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Unstructured, But Not Really

Charlene O’Hanlon, ACM Queue

Mention the term semi-structured data and chances are you’ll be met with strong opinions from one of two camps: those who believe semi-structured data is nothing more than a fancy term for a data structure left unfinished, and others who firmly believe semi-structured data is the best way to describe data that doesn’t easily fit into the traditional database structure.

Semi-structured data, because of its unstructured-yet-structured nature, presents its own set of problems, such as schema discovery and determining the proper method to perform essential database operations such as extraction, integration, translation, and storage of data.

Fortunately, there has been much research and testing to make semi-structured data a better neighbor with its traditional database counterparts. In her article “Managing Semi-Structured Data,” Queue guest expert Daniela Florescu of Oracle takes a look at the difficulties in dealing with semi-structured data, as well as the progress made in discovering new and improved ways of harnessing the information.

Adam Bosworth of Google presents his view on what the Web has taught us in terms of working with data, either structured or unstructured, in his article “Learning From the Web.” XML, for all its simplicity, still has some fundamental weaknesses that prevent it from effectively addressing core database issues. But, he contends, help is on the way from syndication formats such as RSS and ATOM.

C.M. Sperberg-McQueen of the World Wide Web Consortium addresses XML’s identity crisis in his article “XML and Semi-Structured Data.” Indeed, XML data can be structured or flexible depending on the application—which, Sperberg-McQueen contends, proves that the problems of semi-structured data have more to do with the relational models than the data.

Natalya Noy of Stanford University delves into the ontologies issue surrounding semi-structured data in her article “Order from Chaos.” Is it possible that ontologies will be the cure-all for knitting together various data sets, as envisioned with the Semantic Web? Or are ontologies merely a Band-Aid solution to a much larger problem? Noy presents a persuasive argument that ontologies are at least a step in the right direction.

Rounding out the group is the University of Washington’s Alon Halevy, whose article “Why Your Data Won’t Mix” addresses the cog-in-the-wheel problem of semi-structured data and semantic heterogeneity, as well as the potential solutions and opportunities in making all data play nicely regardless of schema. “The problem of reconciling schema heterogeneity has been a subject of research for decades, but solutions are few,” Halevy writes.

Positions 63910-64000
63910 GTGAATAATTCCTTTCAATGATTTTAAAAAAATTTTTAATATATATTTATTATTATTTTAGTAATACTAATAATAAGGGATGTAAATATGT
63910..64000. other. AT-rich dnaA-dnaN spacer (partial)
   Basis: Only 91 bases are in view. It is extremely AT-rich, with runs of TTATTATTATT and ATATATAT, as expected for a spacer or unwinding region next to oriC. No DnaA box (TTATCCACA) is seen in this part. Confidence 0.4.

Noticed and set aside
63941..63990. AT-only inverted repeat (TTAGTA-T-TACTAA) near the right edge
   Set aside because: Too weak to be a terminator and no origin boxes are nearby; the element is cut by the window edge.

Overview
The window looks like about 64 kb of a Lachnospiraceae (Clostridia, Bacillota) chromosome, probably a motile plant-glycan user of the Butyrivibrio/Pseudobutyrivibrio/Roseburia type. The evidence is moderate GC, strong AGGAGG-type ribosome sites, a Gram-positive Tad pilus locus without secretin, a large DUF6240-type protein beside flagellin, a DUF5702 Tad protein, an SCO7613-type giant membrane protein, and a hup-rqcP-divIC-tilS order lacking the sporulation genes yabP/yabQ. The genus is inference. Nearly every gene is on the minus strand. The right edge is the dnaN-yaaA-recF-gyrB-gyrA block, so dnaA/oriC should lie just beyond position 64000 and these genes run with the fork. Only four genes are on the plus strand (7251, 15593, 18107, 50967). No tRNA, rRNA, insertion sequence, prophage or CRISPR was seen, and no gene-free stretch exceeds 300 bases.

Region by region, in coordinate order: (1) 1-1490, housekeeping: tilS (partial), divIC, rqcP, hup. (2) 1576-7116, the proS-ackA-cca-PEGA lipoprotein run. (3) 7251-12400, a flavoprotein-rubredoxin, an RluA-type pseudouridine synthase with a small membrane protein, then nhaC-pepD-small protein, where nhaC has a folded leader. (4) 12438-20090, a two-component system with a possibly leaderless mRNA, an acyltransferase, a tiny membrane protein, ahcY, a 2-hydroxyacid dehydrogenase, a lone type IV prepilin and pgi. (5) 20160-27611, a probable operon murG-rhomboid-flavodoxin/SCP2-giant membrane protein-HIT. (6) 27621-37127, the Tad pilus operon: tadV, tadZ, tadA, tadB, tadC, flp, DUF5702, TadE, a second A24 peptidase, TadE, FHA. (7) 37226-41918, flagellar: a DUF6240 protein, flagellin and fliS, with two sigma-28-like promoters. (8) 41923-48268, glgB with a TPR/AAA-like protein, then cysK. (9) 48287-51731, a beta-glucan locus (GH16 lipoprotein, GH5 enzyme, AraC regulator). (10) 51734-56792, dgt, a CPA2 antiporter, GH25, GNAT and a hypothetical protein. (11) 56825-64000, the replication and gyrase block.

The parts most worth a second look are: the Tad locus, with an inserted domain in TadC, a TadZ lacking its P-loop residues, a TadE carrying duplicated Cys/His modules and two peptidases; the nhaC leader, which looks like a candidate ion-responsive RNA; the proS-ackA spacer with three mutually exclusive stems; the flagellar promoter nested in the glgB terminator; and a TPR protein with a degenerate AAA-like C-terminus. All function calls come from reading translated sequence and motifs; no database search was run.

Compelling topics, one and all. But Chris Suver of Microsoft takes a different view in this month’s Curmudgeon column, countering that semi-structured data is merely data that has been only partially structured for reasons of efficiency or economics and as such should not be treated as the next big thing. It is incorrect to assume, because the data is semi-structured, that it is intrinsically different, Suver says.

As you can see, this issue is chock-full of information that we hope you will find insightful and useful. We welcome your thoughts and comments about this issue of Queue, as well as topics you’d like to see us cover in future issues.

On a personal note, I’d like to introduce myself as the new editor and publisher of Queue. I joined the ranks of ACM in July after a five-year stint as managing editor at CMP Media, which is known for its technologically savvy newsweeklies and monthlies. Manning the helm at Queue will be both an educational and a rewarding experience, and I’m looking forward to the challenge. Please send me a message at [email protected] I’ll do my best to answer every message I receive.

Happy reading!

CHARLENE O’HANLON is Queue’s new editor and publisher. She most recently was managing editor at CMP Media and knows her way around the business aspects of technology. She collects good (clean) jokes and doesn’t go anywhere without her Sidekick.


Originally published in Queue vol. 3, no. 8
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